Slamming on the brakes?
Retails sales in the UK economy performed worse than expected at the start of the year raising fears that Britain’s remarkable consumer spending since the Brexit vote could be falling foul of rising inflation.
On a month on month measure, sales excluding fuel were down 0.2 per cent and revised to steeper 2.1 per cent fall in December from 1.9 per cent. That meant January’s performance compared to the same month in 2016 was up by 2.6 per cent – its weakest pace since 2011.
Sterling fell as much as 0.7 per cent against the dollar on the day, reflecting investor concerns that a slowing economy could see the Bank of England refrain from a rate hike in the coming months.
Here’s what analysts are making of the numbers.
Ruth Gregory at Capital Economics notes the “abrupt end” to consumer resilience, attributing much of the slowdown to the hit imposed by higher prices. But she warns of over-estimating the effects on overall consumer spending in the UK economy:
There are still a number of reasons to think that spending growth will slow ahead, rather than grind to a halt.
For a start, survey evidence suggests that spending off the high street, such as in pubs & restaurants, has remained strong. Moreover, interest rates look set to remain low for some time to come, the cost of servicing debt should remain manageable and confidence remains strong by past standards.
As such, our forecast is for real consumer spending growth of around 1.8% in 2017, down from 2.8% last year.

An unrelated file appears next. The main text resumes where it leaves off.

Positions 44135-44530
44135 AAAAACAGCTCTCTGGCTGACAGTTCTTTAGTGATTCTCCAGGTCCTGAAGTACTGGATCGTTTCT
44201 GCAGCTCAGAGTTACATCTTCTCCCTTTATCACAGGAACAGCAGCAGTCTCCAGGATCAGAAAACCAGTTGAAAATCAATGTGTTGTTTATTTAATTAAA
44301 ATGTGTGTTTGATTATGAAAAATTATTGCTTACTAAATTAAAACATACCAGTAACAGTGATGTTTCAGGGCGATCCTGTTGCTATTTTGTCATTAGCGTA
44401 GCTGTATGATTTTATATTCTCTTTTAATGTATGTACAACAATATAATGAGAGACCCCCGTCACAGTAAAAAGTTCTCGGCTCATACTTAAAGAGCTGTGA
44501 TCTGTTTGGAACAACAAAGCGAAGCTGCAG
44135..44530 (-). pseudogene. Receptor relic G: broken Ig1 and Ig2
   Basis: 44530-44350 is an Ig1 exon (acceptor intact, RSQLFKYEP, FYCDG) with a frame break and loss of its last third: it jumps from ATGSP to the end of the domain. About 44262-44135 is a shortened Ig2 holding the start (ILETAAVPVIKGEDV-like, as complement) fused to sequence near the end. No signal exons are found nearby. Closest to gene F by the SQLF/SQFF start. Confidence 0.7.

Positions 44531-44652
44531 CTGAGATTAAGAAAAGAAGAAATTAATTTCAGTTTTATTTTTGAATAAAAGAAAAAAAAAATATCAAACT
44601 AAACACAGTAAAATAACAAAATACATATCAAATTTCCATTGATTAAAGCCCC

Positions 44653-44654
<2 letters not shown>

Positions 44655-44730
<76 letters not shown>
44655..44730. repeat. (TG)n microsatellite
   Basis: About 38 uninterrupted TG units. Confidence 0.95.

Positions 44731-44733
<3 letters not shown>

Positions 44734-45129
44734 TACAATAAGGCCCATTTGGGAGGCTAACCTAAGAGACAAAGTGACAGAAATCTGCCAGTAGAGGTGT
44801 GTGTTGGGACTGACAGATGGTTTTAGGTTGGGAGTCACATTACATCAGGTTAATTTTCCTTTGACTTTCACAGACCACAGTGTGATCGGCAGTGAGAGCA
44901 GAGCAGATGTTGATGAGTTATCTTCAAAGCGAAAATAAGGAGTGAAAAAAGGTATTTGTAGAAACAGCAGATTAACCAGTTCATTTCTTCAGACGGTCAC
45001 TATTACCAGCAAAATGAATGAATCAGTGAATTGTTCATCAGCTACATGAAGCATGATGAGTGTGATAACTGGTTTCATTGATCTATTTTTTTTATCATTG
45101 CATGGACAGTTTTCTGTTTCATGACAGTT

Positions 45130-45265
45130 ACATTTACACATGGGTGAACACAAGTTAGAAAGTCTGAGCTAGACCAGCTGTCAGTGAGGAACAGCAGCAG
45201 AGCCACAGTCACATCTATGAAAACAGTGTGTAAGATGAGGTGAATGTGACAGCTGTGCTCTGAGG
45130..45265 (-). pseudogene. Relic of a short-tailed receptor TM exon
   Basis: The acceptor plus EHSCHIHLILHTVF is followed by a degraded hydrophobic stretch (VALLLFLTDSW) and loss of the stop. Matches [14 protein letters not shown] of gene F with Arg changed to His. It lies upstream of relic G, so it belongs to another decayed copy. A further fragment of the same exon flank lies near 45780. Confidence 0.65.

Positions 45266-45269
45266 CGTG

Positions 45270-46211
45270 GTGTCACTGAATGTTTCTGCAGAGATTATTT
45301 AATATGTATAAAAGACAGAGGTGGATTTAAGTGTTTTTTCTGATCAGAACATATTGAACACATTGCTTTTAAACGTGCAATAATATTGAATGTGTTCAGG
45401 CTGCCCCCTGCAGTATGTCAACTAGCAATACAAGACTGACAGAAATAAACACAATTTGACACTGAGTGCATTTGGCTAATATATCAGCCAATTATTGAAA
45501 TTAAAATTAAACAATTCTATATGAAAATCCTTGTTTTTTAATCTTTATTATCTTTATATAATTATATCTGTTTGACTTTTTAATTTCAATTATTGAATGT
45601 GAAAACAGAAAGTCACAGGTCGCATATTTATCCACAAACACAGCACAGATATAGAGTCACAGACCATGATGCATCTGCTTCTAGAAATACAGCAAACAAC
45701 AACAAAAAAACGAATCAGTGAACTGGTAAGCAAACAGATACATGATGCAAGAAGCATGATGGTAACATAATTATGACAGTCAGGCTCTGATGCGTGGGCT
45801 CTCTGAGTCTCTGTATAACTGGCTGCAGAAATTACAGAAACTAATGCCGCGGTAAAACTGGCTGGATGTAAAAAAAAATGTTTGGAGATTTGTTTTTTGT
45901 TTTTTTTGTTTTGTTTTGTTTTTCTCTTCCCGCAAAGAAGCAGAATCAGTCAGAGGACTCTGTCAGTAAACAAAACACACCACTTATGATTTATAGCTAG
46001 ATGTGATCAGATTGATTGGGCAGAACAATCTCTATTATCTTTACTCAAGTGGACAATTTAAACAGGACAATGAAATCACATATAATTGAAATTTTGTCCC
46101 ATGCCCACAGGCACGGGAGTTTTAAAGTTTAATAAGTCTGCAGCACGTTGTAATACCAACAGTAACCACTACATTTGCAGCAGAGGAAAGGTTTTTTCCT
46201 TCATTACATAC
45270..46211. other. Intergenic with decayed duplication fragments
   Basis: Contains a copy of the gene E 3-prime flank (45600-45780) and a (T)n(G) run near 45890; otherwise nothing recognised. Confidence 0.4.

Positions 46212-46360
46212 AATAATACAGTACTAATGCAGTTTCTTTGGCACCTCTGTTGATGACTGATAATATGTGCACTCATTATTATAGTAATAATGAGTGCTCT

James Smith at ING says slowing consumer spending coupled with weak wage growth will be the main reason the Bank of England will hold steady on any rate hikes this year “despite recent commentary suggesting they have limited tolerance of higher inflation”.
Wage growth is starting to moderate and the employment outlook is, at best, looking subdued.
When you put all this together, real incomes look set to start falling and it could be an increasingly tough 2017 for the UK consumer. Recent consumer confidence data has shown that sentiment has been dipping, having rebounded from the immediate post-Brexit decline.
Howard Archer at IHS Global thinks a “the long anticipated slowdown in the economy may be about to materialise”.
The major problem facing the economy – and retailers in particular – is that it looks inevitable that consumer purchasing power will be squeezed ever harder as 2017 progresses.
We also suspect that the labour market will soften over the coming months as the economy slows and business concerns and uncertainties over the outlook deepen. It looks more likely than not that inflation will move above earnings growth in 2017.
We suspect inflation will reach 3% before the end of 2017 and will peak around 3.3% in the early months of 2018.
Sam Tombs at Pantheon notes that the robust spending around the autumn could have reflected consumers pushing forward their purchases in anticipation of higher inflation.
Chart via Bloomberg
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